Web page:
There has to be an exception.
Mentioned last time how friendly and helpful French people have been. There has to be an exception. The other day walking through village yearning for a coffee, came across this cafe, door open, darkness inside (but that’s not unusual we are finding) walked in as you do. I’m about halfway into the joint when “monsieur, monsieur, monsieur” can be heard loudly from the doorway we had just walked through. Turn around and there’s this woman who had been sitting at a table outside smoking as they do, and talking loudly on the phone, as they do, like one of those undesirable customers every cafe owner must get.My rapid retreat is followed by some un-understandable volley of rapid fire french. At this stage I realise she is the owner. “Deux cafe au lait sil vous plait” I ask, “OK”, then feeling like a bite, a croissant or similar, as you do, I ask in broken French, “and something to eat”. “OK”.
Thinking we are heading in again, I stride purposefully forward, my eyes adjusting to the darkness seeking the counter to see if there is anything to select from. Voila! I see a cabinet, like those drink cabinets they point too, with a get your own sweep of the arm, if you ask for a cold drink, move towards it, open it and start to look inside. Just at that moment my peace is shattered. Blaring from near the door comes “MONSIEUR, MONSIEUR, MONSIEUR”(thought that had happened a moment ago). But this time the smoking, loud talking outside proprietor is now striding towards me yelling “THIS IS NOT A SELF-SERVICE (REPEAT)”in broken English. Now we are even, but I’m thinking hey we are not really welcome here, so I wave Anne out of the place and follow to the much more dulcet tones of she with the loud voice’s “au revoir”.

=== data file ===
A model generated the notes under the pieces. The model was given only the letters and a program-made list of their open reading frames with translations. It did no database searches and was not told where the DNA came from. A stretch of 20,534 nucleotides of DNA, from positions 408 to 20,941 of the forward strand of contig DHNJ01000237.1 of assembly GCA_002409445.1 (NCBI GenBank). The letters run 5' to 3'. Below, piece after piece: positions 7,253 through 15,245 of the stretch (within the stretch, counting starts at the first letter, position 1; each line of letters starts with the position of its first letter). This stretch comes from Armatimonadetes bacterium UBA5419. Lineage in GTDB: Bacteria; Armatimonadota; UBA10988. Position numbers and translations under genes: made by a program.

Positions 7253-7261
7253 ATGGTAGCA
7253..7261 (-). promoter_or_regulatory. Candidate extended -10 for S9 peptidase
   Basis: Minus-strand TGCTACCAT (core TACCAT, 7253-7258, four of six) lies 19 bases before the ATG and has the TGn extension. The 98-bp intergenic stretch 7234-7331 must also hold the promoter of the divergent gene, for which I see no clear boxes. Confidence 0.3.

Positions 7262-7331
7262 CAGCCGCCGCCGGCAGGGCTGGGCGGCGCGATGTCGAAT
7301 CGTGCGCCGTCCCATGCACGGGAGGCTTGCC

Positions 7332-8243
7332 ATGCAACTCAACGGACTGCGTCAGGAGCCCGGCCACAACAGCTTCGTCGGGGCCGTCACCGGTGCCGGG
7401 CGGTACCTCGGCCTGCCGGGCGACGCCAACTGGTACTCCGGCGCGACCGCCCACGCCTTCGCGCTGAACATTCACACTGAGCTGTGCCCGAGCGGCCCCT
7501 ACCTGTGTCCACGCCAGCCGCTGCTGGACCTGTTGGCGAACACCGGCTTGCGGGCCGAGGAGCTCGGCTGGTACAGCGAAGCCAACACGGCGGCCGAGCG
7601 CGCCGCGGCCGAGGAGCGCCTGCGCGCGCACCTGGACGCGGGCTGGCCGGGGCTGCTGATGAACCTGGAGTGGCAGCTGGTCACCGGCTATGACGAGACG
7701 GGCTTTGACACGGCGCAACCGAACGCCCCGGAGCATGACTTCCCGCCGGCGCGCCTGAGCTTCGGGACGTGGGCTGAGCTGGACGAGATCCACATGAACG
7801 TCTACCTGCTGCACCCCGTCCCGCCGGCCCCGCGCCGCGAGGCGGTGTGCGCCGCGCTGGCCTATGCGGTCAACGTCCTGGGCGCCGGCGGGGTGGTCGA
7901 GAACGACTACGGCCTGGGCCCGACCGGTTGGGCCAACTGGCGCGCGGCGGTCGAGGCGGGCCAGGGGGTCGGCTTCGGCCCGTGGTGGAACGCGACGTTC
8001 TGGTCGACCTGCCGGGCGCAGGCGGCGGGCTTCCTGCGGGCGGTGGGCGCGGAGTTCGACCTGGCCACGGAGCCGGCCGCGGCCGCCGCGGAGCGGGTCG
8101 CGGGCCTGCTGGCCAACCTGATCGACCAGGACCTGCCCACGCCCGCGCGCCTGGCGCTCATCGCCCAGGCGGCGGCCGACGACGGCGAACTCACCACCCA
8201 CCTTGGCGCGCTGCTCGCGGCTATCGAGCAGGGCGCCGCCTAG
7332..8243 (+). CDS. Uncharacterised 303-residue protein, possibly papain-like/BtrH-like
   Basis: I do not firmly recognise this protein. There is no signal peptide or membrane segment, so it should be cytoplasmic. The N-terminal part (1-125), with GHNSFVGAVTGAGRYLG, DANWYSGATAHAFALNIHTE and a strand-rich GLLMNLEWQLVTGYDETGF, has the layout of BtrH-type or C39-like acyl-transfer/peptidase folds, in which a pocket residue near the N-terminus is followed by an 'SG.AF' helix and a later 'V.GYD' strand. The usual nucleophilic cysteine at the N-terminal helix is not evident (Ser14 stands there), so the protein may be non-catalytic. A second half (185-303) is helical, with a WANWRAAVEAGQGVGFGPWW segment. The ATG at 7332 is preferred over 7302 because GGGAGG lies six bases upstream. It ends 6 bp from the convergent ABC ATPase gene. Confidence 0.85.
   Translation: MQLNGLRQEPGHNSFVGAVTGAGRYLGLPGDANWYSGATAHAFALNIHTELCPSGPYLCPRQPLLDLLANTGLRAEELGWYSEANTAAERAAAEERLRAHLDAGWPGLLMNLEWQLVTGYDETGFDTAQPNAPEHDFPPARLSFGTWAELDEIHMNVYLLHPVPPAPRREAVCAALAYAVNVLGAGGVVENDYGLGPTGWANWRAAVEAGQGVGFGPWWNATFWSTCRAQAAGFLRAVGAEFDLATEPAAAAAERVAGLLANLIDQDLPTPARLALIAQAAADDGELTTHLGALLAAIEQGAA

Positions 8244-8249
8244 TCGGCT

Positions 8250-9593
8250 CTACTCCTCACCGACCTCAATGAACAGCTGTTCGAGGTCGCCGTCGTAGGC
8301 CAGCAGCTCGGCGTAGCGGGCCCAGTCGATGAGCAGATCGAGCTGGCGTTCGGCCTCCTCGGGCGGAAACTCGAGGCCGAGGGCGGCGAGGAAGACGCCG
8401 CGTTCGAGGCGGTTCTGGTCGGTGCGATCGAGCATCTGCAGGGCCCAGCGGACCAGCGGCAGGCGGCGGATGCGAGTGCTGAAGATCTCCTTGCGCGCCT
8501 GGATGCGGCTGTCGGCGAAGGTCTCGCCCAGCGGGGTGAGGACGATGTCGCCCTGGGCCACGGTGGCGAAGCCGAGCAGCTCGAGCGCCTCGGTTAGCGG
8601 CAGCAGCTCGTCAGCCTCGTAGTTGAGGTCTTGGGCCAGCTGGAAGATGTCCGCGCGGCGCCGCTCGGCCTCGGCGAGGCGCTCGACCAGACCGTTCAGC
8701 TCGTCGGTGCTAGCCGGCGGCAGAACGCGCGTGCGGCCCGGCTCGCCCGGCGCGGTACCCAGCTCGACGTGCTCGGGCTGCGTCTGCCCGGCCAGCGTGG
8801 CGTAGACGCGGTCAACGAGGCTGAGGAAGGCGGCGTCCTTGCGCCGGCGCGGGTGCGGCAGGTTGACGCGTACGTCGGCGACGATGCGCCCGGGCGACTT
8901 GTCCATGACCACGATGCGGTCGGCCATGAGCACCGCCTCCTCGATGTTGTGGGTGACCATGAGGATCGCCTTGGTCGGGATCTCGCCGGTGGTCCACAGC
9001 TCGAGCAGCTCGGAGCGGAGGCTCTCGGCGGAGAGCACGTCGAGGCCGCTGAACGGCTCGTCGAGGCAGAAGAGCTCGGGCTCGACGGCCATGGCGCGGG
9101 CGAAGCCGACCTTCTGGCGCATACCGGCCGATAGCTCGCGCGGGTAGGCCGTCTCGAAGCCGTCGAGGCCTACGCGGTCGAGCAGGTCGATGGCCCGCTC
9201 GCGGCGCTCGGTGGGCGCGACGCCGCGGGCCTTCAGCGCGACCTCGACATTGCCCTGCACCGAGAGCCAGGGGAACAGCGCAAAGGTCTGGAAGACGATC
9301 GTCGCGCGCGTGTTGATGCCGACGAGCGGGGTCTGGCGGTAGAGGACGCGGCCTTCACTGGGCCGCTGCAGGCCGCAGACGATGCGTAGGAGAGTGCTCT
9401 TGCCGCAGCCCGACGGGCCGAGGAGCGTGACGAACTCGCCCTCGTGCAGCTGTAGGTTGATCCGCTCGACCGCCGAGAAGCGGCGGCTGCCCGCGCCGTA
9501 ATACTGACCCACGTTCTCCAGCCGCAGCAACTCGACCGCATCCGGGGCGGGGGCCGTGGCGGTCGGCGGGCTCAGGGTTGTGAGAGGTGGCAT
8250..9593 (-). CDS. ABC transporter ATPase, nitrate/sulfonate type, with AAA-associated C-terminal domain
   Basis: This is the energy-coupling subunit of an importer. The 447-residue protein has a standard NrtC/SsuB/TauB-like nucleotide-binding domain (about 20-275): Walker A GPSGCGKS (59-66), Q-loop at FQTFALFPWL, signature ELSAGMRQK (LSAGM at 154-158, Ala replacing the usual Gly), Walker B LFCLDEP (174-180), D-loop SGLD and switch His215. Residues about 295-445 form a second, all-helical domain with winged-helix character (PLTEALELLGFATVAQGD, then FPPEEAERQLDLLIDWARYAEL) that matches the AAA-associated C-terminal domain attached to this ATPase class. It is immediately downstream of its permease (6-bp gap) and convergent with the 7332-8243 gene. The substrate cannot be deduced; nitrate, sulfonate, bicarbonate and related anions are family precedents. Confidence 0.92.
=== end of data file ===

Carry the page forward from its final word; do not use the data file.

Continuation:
We got what we wanted from a much nicer man in a much nicer place just a couple of doors along.